Jeremy Clarkson 296 GTB review

Jeremy Clarkson's review of the Ferrari 296 GTB hybrid is in — here's what he reckons

This is no Prius

Like every other car maker on the planet, Ferrari has started embracing electrification. There was the LaFerrari hypercar with F1-derived HY-KERS hybrid tech, and then the SF90 Stradale plug-in hybrid. In 2025 we’ll get the company’s first pure-electric vehicle and by 2030, four out of every Ferrari sold will be hybrid or fully-electric.

Fortunately for petrolhead Jeremy Clarkson, whose hatred of family-focused hybrids such as the Toyota Prius is well documented, Maranello’s first efforts at electrification have been altogether different kinds of machines, with performance rather than fuel economy to the fore.

And as we know from his review of the McLaren P1 for The Sunday Times (and one of his TV programmes, probably), if a hybrid system can be used to induce “’Oh my God’, sweaty-pawed, heart-racing, wide-eyed, hair-on-end, ball-shrinking terror” then he’s not entirely against the idea.

So what of the Ferrari 296 GTB — the Prancing Horse’s first true production plug-in hybrid, and a car that and The Sunday Times voted Dream Car of the Year in our recent Motor Awards 2022? Well, Clarkson’s verdict for the Sunday Times appeared at the weekend, and it’s a mixed bag of opinions.

In powertrain terms, things are looking good. Equipped with a 3-litre V6 petrol engine and an electric motor, it produces an enormous 819bhp, all of which is fed to the rear wheels. There’s also a small rechargeable battery, giving you an official electric range of around 15 miles – although Jeremy reckons that figure drops to around 10 in the real world – and allowing short journeys to be completed without burning a drop of unleaded.

That might come in useful when petrol power is banned from town centres, Clarkson reckons, but those “eerie” silent journeys will have to be short. When the electricity runs out or the on-board computers decide the car is going too fast, the petrol engine steps in.

But it doesn’t simply step in, he says; it barges in with the subtlety of a volcanic eruption.

“In a normal hybrid, with a normal, quiet engine, you don’t really know what’s driving you at any given moment. But in the Ferrari you really do. There should be a light on the dash giving those with weak hearts a warning that, in a few moments, Vesuvius is going to blow up.”

Once the V6 has taken charge the 296 GTB can unleash its full might, and there’s certainly plenty of that. Getting from 0-62mph takes less than three seconds and the top speed is 205mph.

Clarkson claims that he doesn’t usually like “cars that produce more than 700 horsepower because they make no sense on the road,” but “this one delivers its power so smoothly and so righteously it makes you grin, not soil yourself.”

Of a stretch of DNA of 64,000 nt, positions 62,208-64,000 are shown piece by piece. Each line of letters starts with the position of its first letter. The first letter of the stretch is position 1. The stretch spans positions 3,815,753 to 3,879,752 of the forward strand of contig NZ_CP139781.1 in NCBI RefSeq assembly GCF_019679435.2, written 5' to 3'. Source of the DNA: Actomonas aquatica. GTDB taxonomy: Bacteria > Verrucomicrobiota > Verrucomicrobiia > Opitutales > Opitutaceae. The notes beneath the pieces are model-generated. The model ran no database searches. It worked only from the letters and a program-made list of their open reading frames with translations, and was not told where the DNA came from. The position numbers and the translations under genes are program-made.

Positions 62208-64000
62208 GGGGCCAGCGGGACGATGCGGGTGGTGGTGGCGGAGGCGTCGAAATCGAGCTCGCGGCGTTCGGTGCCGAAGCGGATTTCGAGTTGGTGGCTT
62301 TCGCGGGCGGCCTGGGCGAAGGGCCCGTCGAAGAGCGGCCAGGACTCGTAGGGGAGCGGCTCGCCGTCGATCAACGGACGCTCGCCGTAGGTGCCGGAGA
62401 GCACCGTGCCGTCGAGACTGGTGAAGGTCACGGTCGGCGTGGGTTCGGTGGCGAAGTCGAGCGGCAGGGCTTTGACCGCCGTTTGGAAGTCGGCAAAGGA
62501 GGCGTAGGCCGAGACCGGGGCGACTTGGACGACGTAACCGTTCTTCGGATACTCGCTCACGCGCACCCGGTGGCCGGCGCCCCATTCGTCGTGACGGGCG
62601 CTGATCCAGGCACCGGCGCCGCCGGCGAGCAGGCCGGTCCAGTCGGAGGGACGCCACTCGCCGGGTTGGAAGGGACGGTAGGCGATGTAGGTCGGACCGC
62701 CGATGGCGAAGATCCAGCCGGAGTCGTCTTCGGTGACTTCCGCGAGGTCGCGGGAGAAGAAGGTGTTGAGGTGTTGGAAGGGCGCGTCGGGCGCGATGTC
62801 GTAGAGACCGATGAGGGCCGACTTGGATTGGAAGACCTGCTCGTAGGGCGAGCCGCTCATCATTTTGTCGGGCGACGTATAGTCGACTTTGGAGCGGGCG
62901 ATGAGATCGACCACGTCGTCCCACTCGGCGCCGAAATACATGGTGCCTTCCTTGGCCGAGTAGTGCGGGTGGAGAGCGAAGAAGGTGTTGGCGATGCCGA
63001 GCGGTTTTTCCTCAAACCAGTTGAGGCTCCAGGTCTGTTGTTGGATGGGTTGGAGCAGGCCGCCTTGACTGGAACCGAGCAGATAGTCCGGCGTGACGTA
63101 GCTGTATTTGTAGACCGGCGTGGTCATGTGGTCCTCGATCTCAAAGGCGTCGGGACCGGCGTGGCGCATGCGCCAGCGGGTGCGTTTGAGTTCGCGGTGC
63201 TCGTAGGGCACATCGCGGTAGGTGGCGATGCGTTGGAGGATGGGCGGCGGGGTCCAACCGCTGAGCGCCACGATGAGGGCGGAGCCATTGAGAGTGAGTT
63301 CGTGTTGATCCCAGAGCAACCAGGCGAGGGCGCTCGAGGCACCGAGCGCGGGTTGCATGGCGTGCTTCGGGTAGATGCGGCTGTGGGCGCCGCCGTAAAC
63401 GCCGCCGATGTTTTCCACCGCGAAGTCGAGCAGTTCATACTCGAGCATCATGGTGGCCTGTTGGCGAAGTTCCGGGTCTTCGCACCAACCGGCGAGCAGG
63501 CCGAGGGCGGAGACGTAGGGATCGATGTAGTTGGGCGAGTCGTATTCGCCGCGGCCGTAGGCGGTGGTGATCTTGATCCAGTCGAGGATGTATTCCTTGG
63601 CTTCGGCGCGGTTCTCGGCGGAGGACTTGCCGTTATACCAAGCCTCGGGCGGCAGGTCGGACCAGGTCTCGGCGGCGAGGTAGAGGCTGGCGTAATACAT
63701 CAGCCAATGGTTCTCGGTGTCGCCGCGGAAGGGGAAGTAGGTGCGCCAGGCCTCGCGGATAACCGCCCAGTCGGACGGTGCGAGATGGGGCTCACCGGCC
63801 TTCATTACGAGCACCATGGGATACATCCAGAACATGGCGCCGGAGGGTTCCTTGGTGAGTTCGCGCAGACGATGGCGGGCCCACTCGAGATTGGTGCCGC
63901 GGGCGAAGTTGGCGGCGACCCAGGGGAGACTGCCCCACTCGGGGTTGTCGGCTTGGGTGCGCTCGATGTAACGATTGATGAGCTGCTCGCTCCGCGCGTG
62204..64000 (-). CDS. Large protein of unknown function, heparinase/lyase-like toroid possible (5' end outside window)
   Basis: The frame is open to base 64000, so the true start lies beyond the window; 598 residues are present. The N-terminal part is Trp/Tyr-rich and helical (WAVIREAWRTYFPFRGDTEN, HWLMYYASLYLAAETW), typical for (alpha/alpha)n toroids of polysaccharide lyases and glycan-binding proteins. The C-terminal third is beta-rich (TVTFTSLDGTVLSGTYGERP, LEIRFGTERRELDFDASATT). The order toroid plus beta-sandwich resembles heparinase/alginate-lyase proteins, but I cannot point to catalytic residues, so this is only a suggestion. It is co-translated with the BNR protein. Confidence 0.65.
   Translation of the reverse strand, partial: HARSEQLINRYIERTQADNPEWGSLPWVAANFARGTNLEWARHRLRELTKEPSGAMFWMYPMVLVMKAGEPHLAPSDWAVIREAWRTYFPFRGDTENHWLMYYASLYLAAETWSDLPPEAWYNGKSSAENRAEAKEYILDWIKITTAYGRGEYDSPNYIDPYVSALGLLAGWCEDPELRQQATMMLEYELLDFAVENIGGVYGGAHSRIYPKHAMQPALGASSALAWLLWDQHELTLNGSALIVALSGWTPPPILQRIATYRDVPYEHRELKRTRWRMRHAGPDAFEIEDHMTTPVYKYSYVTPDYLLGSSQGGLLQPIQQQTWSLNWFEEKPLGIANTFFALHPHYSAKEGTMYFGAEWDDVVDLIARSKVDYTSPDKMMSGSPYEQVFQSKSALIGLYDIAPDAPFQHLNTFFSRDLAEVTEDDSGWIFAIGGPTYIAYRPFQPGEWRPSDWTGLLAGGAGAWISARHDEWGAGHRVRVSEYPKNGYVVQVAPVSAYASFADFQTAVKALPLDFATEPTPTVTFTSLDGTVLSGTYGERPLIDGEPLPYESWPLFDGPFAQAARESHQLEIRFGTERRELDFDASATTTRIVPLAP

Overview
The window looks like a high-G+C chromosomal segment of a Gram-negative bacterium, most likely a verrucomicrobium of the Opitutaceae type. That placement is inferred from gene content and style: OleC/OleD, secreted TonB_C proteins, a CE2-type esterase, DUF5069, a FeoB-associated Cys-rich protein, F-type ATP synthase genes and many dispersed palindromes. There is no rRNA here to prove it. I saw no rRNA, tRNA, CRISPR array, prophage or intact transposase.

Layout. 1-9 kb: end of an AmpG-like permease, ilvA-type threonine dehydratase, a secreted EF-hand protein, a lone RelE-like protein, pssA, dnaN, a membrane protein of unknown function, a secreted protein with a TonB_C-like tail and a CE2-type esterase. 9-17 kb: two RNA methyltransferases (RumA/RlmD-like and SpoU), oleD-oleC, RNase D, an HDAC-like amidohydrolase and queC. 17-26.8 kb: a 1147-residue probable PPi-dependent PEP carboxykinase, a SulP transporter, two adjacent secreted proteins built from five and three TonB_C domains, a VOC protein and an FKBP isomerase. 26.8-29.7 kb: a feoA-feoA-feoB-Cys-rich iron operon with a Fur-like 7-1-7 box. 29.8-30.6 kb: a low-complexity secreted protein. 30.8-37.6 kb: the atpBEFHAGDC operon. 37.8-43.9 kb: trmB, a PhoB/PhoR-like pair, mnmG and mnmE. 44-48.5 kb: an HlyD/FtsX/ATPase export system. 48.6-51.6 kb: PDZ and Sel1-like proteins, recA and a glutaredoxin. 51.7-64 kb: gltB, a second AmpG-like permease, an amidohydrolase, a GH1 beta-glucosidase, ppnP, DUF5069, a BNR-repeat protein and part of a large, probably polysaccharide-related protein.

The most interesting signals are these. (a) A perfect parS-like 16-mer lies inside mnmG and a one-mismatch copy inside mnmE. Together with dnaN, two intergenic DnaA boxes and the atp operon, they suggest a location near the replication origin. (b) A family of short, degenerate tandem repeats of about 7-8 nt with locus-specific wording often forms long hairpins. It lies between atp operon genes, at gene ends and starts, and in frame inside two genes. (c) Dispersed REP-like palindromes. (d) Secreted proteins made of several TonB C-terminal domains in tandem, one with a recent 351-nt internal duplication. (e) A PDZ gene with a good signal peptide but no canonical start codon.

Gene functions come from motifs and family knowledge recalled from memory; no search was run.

It’s not much like a McLaren P1, then.

He also heaped praise on the V6 sound (the 296 makes a noise like a “sad wolf”) and the handling. According to Clarkson, there’s no suggestion the car weighs around 1.5 tons and the steering is so brilliant he can’t understand why other car makers haven’t copied it.

The Clarkson’s Farm star even complimented the Ferrari on the quality of its ride, saying “it glides around like it’s running on linear air tracks” on fast roads, although country lanes make it feel a bit “hectic.” In short, Clarkson says the 296 GTB “felt like a Ferrari, and that’s the highest praise you can lavish on a car.”

But he also approved of the grown-up stuff. The seats, he says, are as “comfortable as being dead,” while the boot is more than big enough for its frame, and easy to climb into and out of.

2022 Ferrari 296 GTB

He did have some criticisms, of course. His “main issue” was with the controls, including the touch-sensitive switchgear on the steering wheel.

“I had to stop and reach for my spectacles because the steering wheel was festooned with many buttons, most of which seemingly did nothing,” he complained. “I know it’s important for Ferrari to give drivers an F1 experience but they’re too complicated.”

He also found fault with the appearance of his test car, which he said caused him to “burst out laughing.” Ferrari’s press demonstrator was finished in the classic red paint but it also came with “a massive blue stripe on the roof and bonnet. The rear valance was blue and so were the wheels, but the rest of the car was red. It looked absolutely ridiculous.”

After deciding to simply tell people the car belonged to his Grand Tour co-presenter, James May, Clarkson then turned his attention to the price, which stands at a not-inconsiderable £241,560, something he described as “steep.”

However, with options including the “hideous stripe” (£14,400) fitted to his test car, the total price came to just under £360,000 – almost twice the price of a basic McLaren Artura.

Despite all that, Jeremy’s four-star review described the 296 GTB as a “tremendous car to look at and drive.” He also praised the engineers’ efforts to hide the “hybrid madness”.

But Clarkson said there was a significant caveat: because the hybrid power is really there as a result of government policymakers, he said, “Ferrari didn’t build [the 296 GTB] to be the best it could be — but built it to be the best current political thinking says it can be.”

You can read Jeremy Clarkson's full review of the Ferrari 296 GTB at

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